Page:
Around one in five adults have experienced some form of abuse in childhood, so you probably know a survivor.
Call our free, confidential support line:
0808 801 0331
Monday to Thursday: 10am – 9pm
Friday: 10am – 6pm
Saturday and Sunday – Closed
Need to talk? Call our support line, free from landlines or mobiles.
10am-9pm Mondays to Thursdays & 10am-6pm on Fridays
Calls will not show on your bill
NAPAC’s series of six booklets for survivors and those who support them are free to download
and are also available in audio format.
Childhood trauma damages families and relationships. Survivors often suffer from post-traumatic stress disorder, isolation, anxiety and depression. Some use damaging coping mechanisms such as substance misuse and self-harming.
Abuse happens in many different ways, but behind every type of abuse is a misuse and imbalance of power and control.
You cannot support someone if you are not supporting yourself first.
The more knowledge you have about the impact of abuse, the better you will understand the survivor’s experiences, triggers and reactions that currently may feel bewildering to you. Our booklets on this website are a first step to learn more. Read them here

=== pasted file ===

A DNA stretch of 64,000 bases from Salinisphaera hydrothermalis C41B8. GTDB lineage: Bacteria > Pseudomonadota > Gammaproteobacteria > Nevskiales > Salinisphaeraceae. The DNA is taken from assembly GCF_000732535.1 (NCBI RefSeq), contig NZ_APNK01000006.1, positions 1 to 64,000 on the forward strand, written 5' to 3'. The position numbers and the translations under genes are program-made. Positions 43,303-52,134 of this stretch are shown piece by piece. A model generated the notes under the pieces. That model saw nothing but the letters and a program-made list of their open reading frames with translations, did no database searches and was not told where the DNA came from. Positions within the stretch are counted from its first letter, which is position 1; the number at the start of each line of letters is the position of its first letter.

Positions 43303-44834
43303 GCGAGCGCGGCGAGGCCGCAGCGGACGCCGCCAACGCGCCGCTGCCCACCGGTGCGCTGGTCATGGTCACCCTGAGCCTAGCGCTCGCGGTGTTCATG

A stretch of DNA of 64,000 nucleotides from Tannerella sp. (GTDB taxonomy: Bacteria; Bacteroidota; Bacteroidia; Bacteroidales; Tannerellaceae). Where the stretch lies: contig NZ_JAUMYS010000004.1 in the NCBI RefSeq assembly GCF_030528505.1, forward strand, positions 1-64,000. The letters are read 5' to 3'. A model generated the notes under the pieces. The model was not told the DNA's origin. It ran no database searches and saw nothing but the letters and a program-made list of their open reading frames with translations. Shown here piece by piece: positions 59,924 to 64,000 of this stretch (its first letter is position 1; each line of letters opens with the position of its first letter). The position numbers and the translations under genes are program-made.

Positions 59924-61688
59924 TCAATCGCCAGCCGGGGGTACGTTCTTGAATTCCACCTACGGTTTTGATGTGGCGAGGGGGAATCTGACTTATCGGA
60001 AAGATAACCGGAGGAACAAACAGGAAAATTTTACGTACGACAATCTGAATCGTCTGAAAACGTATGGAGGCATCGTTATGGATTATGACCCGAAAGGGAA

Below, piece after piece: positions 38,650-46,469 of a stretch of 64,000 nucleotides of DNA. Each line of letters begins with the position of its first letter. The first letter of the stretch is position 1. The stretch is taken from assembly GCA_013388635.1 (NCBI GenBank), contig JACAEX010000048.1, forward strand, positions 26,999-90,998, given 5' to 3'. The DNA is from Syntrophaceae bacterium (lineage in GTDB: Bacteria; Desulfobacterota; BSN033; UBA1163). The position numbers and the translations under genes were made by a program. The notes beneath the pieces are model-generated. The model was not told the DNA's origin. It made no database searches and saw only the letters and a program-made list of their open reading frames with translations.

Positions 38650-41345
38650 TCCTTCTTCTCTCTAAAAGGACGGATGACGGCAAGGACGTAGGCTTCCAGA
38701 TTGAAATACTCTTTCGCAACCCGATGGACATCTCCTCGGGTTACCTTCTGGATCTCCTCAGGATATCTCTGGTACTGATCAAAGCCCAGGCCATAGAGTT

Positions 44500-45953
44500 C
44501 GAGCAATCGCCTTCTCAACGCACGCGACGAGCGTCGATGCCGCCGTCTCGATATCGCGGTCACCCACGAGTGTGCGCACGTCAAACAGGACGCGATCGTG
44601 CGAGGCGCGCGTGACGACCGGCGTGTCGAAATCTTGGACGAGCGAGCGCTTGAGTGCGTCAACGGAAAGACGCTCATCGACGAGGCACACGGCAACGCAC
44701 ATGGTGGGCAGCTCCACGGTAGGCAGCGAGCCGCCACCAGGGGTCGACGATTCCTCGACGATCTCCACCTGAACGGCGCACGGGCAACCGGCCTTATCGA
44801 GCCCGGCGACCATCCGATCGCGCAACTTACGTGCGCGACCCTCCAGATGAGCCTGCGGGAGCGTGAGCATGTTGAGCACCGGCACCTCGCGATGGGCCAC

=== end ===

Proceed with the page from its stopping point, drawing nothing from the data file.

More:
Ask the survivor what they need. Don’t assume that you know what’s best for them and push them in that direction. Nobody likes to feel controlled or patronised, but survivors will feel extremely sensitive to any form of control.
Consider that you may not be the best person to support the survivor around the issue of abuse. Someone with less personal involvement – typically a counsellor – will be in a better position to assist and empower the survivor.
Remember that having experienced childhood abuse is not an excuse for bad behaviour. If you are in a close relationship with a survivor who is acting out their pain in a way that is harmful to you, do not tolerate it.
Find out about other support organisations nationally and locally Here